The first thing to do before you start buying ingredients is to sit down and plan your Mead. This is perhaps the most important part of the whole process (aside from the need for careful sanitation – see Chapter 12) since it is here that you will list all of the ingredients needed to produce a quality Mead. Before you rush into your new hobby, take a moment to consider what it is you are looking to do. Think about what type of Mead you imagine making. If you run before you walk, you may find that you either miss the mark completely, creating something far removed from what you had hoped for, or make an undrinkable swill. The three most important questions to ask yourself are:
- What type of Mead am I going to make?
- How strong do I want the Mead to be (how high the ABV will be)?
- What type of honey am I going to use?
When you can answer these three questions, all other variables will pretty much fall into place. For example, if you are going to make a Melomel (a Mead made with fruit), you will need to decide what type of fruit, and how much you will use. If you are going to make a strong Mead with around 16% alcohol by volume (ABV), you will need to select a yeast that can tolerate that level of alcohol (see Chapter 9) and calculate how much honey you will need. So, before doing anything, try to answer these basic three and you will have a good start toward your goal.
The next big question to answer is: Why?
Why do you want to make the Mead you have planned? This simple question will lead you to make some very important changes, and perhaps result in a Mead more like the one you had imagined.
- For example, why did you choose the fruit that you are using?
- Is it just because you have a ton of it laying around?
- Or is there some particular aspect of it that you imagine will be delicious in a Mead?
- What honey will go well with the additional ingredients without either overwhelming them (a Buckwheat honey will dominate the subtle flavor of strawberries), or disappearing behind them (Clover honey will be very hard to detect in a Braggot)?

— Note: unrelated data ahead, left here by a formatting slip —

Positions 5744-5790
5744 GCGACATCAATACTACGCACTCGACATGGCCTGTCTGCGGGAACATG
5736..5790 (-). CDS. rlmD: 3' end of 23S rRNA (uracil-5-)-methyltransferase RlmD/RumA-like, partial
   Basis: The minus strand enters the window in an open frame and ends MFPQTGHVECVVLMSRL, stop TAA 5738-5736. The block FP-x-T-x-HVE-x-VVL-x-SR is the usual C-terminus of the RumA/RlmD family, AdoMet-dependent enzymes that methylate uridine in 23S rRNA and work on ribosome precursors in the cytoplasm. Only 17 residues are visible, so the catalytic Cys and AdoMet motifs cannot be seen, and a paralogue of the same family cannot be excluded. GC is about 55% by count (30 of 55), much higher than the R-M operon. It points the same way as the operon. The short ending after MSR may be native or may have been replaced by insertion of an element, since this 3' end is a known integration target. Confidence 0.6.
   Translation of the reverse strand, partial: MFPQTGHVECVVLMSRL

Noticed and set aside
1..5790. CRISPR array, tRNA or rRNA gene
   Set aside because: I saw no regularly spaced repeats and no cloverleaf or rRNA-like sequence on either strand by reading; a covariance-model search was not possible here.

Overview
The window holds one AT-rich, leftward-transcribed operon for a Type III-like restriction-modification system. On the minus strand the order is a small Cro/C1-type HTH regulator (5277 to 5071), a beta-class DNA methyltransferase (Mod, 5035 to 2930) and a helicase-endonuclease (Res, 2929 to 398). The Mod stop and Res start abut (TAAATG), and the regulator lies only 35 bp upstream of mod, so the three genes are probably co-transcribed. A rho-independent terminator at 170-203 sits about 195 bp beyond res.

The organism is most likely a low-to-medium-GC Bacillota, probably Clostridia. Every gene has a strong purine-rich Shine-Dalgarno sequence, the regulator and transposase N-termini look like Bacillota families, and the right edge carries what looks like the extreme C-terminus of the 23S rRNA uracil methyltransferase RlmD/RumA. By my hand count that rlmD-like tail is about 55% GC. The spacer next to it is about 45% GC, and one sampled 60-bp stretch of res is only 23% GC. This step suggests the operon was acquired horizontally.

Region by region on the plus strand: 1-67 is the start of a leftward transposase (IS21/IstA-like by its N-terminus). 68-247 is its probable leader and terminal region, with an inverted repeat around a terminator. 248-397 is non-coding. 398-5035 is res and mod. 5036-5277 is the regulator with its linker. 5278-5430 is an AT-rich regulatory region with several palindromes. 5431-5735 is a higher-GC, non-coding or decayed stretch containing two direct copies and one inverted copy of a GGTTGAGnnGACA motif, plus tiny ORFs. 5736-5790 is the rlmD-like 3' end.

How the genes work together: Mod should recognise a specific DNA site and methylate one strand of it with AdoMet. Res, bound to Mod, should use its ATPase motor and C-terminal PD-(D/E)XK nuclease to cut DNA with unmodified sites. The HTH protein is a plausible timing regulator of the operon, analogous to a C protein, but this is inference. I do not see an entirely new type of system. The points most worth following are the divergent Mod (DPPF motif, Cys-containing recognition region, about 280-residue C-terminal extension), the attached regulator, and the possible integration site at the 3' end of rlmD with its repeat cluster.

By understanding your reasons for selecting your ingredients, you can match them better to compliment each other, creating wonderful layers of flavor and aroma. You can then gather the correct amounts, choose the right yeast, and start making the Mead you want.
You should now have decided what type of Mead you are going to make, and what type of honey you will be using, and what the additional ingredients will be. Next, you need to determine the amounts of each to use.
What size batch will you be making? A lot of NewBees start with 1 gallon jugs since they are easy to obtain, and are great for experimenting without spending huge sums of money. The next most common size is a 5 gallon batch due to the fact that most home brewing containers are of that volume. Note that adjusting a recipe up from a 1 gallon batch to a 5 gallon batch is as simple as multiplying the ingredients by 5. Same thing for 6 gallons, 6.5 gallons etc. etc. (Note that the volume of honey in a recipe is included in the total volume. So if a Show Mead recipe is scaled for 5 gallons, this means the total volume of the honey and the water is 5 gallons).
Next, how dry/sweet do you want it? Here at GotMead, the commonly accepted final gravities for each level of dry/sweetness are:
Dry: 0.990 – 1.006
Medium: 1.006 – 1.015
Sweet: 1.012 – 1.020